BUT IS IT LIT? // Seems Like There’s A Show Every Night Album Booklet
This article marks the first in a new series here at The Triangle. We’ll be collecting local ephemera, writing a brief list of our thoughts, and putting forth the age-old question: “BUT IS IT LIT?” Parameters for what we review are any of the following (if something meets all three points, ding ding ding you win): 1) we love it because it’s funny, weird, and awesome; 2) it’s a local thing; and/or 3) it’s something we want to promote and support but it’s not traditional literature (or is it?).
First up: The record insert/zine/booklet that comes with each copy of the new local compilation album, Seems Like There’s A Show Every Night, released by Greg Knowles and Chumpire records. Many of the bands featured on the album are associated with DIT Lancaster (DIT stands for do-it-together), a collective which aims to tighten the local independent music community. This record is a sampling of Lancaster area punk music. There’s everything from crooning emo revival, to chaotic metal, to simple low-fi ukulele.
Seems Like There’s A Show Every Night
Chumpire Records, 2014
16 pages, saddle-stitch staple-bound, softcover, full-color
$10.99 at Mr. Suit Records
- Inside the front cover is a heartfelt note from Mike (Mr. Suit himself) that’ll make any local (associated with the DIY/Do-It-Yourself music culture or not) proud to call him or herself a Lancastrian. It’s a concise chronicle of his moving to Lancaster, discovering the music scene, and watching it grow. He writes, “Best of all, this isn’t entirely the work of a single mover-and-shaker, but of an entire community…” I feel the echoes of that sentiment here in the literary community as well. This opening is a perfect primer for the album to come, honest enough to feel real, and not so sentimental that you feel like puking.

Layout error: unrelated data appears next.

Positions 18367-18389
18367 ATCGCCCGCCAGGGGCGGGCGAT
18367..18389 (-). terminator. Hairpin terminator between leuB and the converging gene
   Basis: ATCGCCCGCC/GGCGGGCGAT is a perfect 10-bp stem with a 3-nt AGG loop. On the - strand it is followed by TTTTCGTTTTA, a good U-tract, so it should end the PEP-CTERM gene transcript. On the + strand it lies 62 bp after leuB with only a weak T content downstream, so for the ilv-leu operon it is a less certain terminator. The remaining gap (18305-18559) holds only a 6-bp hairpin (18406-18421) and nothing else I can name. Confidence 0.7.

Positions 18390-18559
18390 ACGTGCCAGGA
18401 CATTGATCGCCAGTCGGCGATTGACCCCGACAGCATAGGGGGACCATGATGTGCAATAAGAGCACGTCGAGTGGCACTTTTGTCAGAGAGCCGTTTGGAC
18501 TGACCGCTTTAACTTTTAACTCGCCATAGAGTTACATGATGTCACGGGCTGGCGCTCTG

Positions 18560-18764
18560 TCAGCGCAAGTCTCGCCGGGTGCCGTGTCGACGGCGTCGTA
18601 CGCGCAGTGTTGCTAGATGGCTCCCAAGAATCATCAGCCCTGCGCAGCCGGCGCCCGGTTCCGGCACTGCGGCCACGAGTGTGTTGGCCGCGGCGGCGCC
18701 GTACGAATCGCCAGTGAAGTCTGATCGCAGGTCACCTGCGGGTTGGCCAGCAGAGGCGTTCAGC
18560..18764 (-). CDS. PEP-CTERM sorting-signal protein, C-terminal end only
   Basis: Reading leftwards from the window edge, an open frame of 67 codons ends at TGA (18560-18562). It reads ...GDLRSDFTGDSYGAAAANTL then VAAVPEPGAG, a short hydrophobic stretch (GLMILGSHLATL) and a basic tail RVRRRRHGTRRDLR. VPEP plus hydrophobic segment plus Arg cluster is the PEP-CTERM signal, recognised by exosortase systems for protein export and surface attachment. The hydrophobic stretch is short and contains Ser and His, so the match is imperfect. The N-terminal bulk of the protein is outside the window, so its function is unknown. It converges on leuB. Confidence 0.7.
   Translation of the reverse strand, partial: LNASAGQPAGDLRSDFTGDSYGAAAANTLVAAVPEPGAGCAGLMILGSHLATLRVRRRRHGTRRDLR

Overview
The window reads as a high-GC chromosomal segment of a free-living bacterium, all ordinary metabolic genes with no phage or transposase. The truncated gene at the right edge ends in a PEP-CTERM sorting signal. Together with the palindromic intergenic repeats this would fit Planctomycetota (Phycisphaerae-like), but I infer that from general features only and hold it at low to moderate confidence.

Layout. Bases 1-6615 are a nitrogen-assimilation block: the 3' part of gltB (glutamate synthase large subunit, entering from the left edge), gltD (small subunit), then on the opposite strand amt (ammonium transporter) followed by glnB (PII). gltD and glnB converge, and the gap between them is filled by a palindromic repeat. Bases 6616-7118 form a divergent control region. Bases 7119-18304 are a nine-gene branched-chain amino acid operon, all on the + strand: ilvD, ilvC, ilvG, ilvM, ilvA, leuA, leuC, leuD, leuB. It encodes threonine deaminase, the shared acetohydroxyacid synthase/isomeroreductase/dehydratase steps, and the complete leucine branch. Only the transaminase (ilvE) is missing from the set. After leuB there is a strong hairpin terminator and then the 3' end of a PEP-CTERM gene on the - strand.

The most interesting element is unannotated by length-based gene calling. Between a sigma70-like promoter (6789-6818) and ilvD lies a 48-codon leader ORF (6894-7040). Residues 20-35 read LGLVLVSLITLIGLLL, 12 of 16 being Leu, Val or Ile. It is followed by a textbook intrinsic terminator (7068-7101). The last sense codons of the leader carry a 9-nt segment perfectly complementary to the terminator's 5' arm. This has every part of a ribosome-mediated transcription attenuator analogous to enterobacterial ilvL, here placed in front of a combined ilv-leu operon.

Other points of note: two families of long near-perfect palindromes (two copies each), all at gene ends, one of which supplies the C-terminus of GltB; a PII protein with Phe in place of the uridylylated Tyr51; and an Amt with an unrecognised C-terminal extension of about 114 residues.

- The booklet is filled with pages of lyrics. Each band designed their own page and sent it to local graphic designer and DIY-affiliate, Shannon Yordy. The result is an interesting chapbook of sorts, with lyrics, drawings, and designs unique to each band’s disposition and genre. Notables are:
- the repetition in the lyrics to “Boxing with a Ghost” by Chalmers: “Nothing solid/nothing landed….Something solid/something landed.” The use of “landed” as an ambiguous part of speech is really cool, leaving it up to the listener to take it as a past-tense verb or an adjective.
- the Internet Poetry inspired (or so it seems) image macro used for A Band Named Craig‘s page. Their post-ironic, absurdist approach to the lyrics page comes across as humorous, self-aware, and contemporary.
- the simple emo-confessionalism lyricality of Placeholder‘s “I Feel”. Vocalist Brandon Gepfer writes, “Walked out my bedroom/there’s no one home/Walked down to the liquor store/found my friends.” This is pop-punk all grown up: still relate-able, but a little less than positive (one might argue, much more real.)
- first the title (“I am the meteor that killed the venusaurs”), and then the alliterative, other-worldly word salad scrawled on Row‘s lyrics page. Here’s an excerpt: “It’s all bloodied/the ketamine/it aint pretty/how’d I seem at 1:30/a liquored corpse kissing kerosene”
- I also dug the closing afterword by Greg Knowles, the man behind the local fanzine, Chumpire. Knowles also recorded many of the tracks on this album. He’s tirelessly and selflessly worked to record local bands forever, for free, for really nothing but some gas money. Greg’s summation on the last page of the booklet is again a genuine tale of his experience with DIT Lancaster and the underground music scene in our community.
- Overall, the booklet takes about 10 minutes to read. It’s beautiful and well thought-out. It’s a surprisingly treasure-filled addition to the fine compilation record it comes with. Kudus to all who were involved in it’s inception and execution.
Pick up a copy and tell us what you think in the comments: IS IT LIT??